Degrowth Communism: Part I

Nick Dyer-Witheford, Bue Rübner Hansen and Emanuele Leonardi

Read Part II and Part III

QUESTION 1: How do you define degrowth?

Nick: Over the last few years the intensifying climate emergency and other ecological crises has stirred a surge of interest in left versions of “degrowth”. Publication of the English translation of Kohei Saito’s Marx in the Anthropocene: Towards the Idea of Degrowth Communism, due on Jan. 31, 2023, is clearly keenly anticipated. Yet some theoreticians and activists, such as yourselves, have been working at an articulation of “degrowth” with “Marxism” for some time. To start with an elementary question, how would you define “degrowth”, and what part does it play in your political projects?

Lele: I’d go with three definitions of degrowth; the first expresses a shift from social movements associated with the alter-globalization cycle of struggle to more recent manifestations of the anti-austerity cycle of struggle; the second, in parallel with the concept of Environmental Justice, directly concerns the link with Marxism and engages with the state of affairs just before the global climate strikes of 2019; the third is connected with ecosocialism and gives us a hint of where we stand now. These three definitions can be elaborated:

a – Kallis, D’Alisa, Demaria (2015): „Usually, degrowth is associated with the idea that smaller can be beautiful. Ecological economists define degrowth as an equitable downscaling of production and consumption that will reduce societies’ throughput of energy and raw materials (Schneider et al. 2010). However, our emphasis here is on different, not only less. Degrowth signifies a society with a smaller metabolism, but more importantly, a society with a metabolism which has a different structure and serves new functions“.

b – Akbulut, Demaria, Gerber & Martinez-Alier (2019): „Degrowth and Environmental Justice are complementary – EJ lacks a broader theoretical roadmap while degrowth lacks a wider movement […] [A good starting point for this endeavour] “can only be world-systemic and class-based […] Whereas Marxism emphasizes the capital vs. labour contradiction, both degrowth and EJ emphasize the contradiction between capitalist growth vs. living conditions […] [The core idea is that] “Unlike traditional labour movements, EJ and the degrowth critique do not usually focus on the capital vs. labour conflict within processes of (re)production, but are rather concerned with the defence of the community, its territory and the environment against capitalist accumulation. In other words, the focus of EJ and degrowth is often less on the conditions of production and more on the conditions of existence and reproduction of society“.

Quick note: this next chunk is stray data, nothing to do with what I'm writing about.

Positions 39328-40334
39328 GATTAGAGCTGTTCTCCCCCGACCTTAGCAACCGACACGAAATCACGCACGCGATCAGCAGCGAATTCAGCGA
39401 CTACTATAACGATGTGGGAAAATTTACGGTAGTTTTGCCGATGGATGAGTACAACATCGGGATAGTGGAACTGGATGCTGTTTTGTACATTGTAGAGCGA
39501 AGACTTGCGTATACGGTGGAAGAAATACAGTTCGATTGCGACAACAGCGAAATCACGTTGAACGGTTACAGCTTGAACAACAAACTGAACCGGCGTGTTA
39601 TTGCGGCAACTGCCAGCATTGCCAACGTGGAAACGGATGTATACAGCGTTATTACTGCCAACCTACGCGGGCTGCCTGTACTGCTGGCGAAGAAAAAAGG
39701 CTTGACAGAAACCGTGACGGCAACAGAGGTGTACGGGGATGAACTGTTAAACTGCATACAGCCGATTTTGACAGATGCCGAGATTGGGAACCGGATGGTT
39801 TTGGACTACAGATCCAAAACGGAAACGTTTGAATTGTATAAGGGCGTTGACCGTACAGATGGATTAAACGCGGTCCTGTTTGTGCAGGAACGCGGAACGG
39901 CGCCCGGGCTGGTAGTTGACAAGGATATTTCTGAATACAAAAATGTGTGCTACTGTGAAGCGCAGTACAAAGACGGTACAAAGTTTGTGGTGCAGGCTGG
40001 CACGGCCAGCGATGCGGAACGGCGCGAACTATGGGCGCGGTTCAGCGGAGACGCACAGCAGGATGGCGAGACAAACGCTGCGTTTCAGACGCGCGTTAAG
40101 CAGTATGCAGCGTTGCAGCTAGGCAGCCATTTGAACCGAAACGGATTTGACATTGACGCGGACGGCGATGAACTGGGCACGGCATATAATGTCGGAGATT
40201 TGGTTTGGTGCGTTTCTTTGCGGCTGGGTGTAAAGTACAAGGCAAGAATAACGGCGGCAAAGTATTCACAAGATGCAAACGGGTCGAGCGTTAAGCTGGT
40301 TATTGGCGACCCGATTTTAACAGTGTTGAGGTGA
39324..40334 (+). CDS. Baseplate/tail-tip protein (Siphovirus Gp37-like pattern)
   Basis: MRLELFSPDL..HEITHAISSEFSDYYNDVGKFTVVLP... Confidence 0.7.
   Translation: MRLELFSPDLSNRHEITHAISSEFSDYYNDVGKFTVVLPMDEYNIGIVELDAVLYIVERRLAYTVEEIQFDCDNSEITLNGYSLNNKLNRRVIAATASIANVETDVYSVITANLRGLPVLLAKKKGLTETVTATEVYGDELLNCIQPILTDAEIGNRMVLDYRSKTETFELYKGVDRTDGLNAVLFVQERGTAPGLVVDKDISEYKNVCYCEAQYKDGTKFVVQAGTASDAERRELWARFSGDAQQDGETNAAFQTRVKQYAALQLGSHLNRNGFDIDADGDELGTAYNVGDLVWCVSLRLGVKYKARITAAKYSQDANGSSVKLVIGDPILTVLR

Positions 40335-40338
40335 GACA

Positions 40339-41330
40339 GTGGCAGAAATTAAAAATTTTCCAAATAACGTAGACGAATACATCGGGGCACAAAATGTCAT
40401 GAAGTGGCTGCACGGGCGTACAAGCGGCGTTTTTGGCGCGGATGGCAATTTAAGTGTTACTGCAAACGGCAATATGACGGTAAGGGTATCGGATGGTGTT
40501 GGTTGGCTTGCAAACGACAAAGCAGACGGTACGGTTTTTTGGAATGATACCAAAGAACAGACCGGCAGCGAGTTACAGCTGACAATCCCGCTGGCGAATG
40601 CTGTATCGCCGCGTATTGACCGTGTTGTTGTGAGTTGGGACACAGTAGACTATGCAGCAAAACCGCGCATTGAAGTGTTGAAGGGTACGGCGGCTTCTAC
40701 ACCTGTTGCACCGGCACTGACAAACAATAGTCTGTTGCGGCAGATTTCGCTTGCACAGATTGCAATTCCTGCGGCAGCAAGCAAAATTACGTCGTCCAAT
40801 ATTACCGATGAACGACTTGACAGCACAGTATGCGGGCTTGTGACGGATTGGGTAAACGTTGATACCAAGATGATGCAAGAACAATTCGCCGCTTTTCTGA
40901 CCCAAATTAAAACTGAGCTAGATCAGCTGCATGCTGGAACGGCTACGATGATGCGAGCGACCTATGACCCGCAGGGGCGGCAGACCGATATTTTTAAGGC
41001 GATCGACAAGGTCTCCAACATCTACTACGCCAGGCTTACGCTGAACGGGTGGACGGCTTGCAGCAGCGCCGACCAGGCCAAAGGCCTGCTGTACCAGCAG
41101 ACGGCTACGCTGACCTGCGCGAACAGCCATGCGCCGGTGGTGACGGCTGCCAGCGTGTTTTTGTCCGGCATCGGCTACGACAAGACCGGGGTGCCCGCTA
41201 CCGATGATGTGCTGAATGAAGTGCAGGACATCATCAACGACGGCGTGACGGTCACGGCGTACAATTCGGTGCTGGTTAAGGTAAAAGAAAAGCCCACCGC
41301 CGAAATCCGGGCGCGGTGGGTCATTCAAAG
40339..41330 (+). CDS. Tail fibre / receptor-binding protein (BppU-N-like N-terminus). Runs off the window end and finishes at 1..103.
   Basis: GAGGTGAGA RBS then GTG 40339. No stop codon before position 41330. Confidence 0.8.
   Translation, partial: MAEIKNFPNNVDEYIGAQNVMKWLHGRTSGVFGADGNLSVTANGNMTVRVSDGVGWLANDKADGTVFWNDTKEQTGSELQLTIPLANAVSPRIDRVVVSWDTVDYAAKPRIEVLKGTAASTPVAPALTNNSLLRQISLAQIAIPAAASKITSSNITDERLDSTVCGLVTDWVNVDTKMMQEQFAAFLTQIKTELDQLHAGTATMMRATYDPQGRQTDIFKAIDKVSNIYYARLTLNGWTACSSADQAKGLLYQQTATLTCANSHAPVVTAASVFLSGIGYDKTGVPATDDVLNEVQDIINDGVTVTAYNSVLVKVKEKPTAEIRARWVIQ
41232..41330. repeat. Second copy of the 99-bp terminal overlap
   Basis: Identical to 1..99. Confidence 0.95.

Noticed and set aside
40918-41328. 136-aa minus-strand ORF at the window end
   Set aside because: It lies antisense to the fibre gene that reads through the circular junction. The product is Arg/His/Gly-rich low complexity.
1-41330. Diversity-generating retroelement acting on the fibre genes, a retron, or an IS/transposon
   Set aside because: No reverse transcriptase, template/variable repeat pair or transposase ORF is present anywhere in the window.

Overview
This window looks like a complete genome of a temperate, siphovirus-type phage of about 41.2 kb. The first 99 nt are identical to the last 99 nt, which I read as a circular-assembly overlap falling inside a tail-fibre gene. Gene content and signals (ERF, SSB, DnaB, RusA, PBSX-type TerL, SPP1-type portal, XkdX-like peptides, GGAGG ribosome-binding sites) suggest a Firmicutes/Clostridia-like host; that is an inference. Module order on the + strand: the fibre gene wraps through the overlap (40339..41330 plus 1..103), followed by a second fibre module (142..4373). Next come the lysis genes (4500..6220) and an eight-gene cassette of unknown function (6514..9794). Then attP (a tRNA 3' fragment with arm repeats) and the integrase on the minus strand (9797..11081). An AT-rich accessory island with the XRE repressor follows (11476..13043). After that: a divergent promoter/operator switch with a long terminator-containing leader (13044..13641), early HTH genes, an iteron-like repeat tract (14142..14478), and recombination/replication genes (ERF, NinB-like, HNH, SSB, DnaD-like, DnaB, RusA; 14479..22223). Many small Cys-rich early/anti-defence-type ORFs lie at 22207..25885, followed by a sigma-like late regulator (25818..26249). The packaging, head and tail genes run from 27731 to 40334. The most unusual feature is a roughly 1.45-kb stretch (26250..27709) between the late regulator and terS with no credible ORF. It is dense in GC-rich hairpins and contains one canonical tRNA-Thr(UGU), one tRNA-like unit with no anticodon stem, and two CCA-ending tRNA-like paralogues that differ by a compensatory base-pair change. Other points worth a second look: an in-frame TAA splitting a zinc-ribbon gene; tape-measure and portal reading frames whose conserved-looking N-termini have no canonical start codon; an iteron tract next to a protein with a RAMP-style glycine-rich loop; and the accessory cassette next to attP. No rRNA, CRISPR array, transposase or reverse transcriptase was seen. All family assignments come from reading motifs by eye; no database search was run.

c – Loewy, Akbulut, Fernandes & Kallis (2022): „Ecosocialist degrowth can only win through a confrontation with the fossil oligarchy and the ruling classes who control political and economic power. Who is the subject of this struggle? We cannot overcome the system without the active participation of the urban and rural working class, who make up the majority of the population and are already bearing the brunt of capitalism’s social and ecological ills. But we also have to expand the definition of the working class to include those who undertake social and ecological reproduction, the forces who are now at the forefront of social-ecological mobilizations: youth, women, Indigenous peoples, and peasants. A new social and ecological consciousness will emerge through the process of self-organization and active resistance of the exploited and oppressed“.

More than the actual content of these definitions, what counts is the trajectory: from ‚less‘ to ‚less but different‘, then from ‚class-based‘ to exercised by an ‚expanded working class‘.

As it stands now, degrowth intersects my main research project as it opens pathways to investigate the ecological dimension of class composition, and is politically useful insofar as—after having supported workers‘ mobilizations (see the GKN case in Italy)—it contributes to build class-sensitive ecological imaginaries.[1]

Bue: Lele has provided a precise and nuanced overview of the shifting and flexible meanings of degrowth. The idea of degrowth is both politically and intellectually generative and serves to knit together other concerns and desires in a not always systematic way. Perhaps because degrowth is a relatively new movement without a big and inert class constituency, its proponents are relatively free to refine and redefine the meaning of degrowth in the face of criticism and contemporary developments. This makes degrowth discourse dynamic, nimble, and frustratingly hard to pin down for people who prefer that terms have fixed and limited meanings.

So rather than define degrowth, we can trace shifting definitions as Lele does above, or ask: what is the problematic of degrowth? That is, what intellectual and practical problems is it formulated in response to? The problematic of degrowth starts from the now well-established ecological undesirability of economic growth (in the Global North and on an aggregate global level) due to its close relation to ecosystemic harm and destabilisation.[2] In response to this problem, it develops a critique of growth-orientated and growth-dependent economics, policies, and modes of life—as well as alternatives to all of these. Obviously this critique is a serious affront to most politicians, state managers, and capitalists. But it also offers a serious challenge to traditional left wing politics.